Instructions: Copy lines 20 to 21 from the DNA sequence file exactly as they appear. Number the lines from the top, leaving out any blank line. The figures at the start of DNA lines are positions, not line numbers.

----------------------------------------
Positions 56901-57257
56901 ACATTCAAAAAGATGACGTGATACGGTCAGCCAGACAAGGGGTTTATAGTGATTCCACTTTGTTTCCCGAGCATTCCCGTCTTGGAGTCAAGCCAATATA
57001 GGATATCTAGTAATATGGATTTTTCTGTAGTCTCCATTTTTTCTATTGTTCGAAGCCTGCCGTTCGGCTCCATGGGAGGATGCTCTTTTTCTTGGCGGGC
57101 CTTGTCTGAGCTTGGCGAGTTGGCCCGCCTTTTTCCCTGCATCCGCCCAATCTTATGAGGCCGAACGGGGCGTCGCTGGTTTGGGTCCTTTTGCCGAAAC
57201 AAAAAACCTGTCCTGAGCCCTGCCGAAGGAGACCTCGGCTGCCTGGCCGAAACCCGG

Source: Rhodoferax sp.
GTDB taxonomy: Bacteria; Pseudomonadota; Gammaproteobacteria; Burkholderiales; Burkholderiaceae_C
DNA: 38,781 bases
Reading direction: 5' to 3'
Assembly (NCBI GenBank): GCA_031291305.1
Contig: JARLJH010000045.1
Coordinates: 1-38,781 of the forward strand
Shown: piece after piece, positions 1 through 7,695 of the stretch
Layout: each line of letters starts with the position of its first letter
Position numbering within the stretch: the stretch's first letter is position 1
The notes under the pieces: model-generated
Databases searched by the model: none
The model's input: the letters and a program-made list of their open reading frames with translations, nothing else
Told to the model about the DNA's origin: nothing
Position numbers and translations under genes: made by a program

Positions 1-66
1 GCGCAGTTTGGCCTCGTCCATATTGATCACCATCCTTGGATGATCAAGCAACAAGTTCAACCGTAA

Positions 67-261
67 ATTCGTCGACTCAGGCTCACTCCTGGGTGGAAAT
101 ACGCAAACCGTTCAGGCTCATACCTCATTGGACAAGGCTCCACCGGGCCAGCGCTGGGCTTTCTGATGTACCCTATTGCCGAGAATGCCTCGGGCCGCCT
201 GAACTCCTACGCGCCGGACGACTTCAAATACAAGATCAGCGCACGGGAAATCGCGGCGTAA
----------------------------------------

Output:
Position numbers and translations under genes: made by a program

Positions 1-66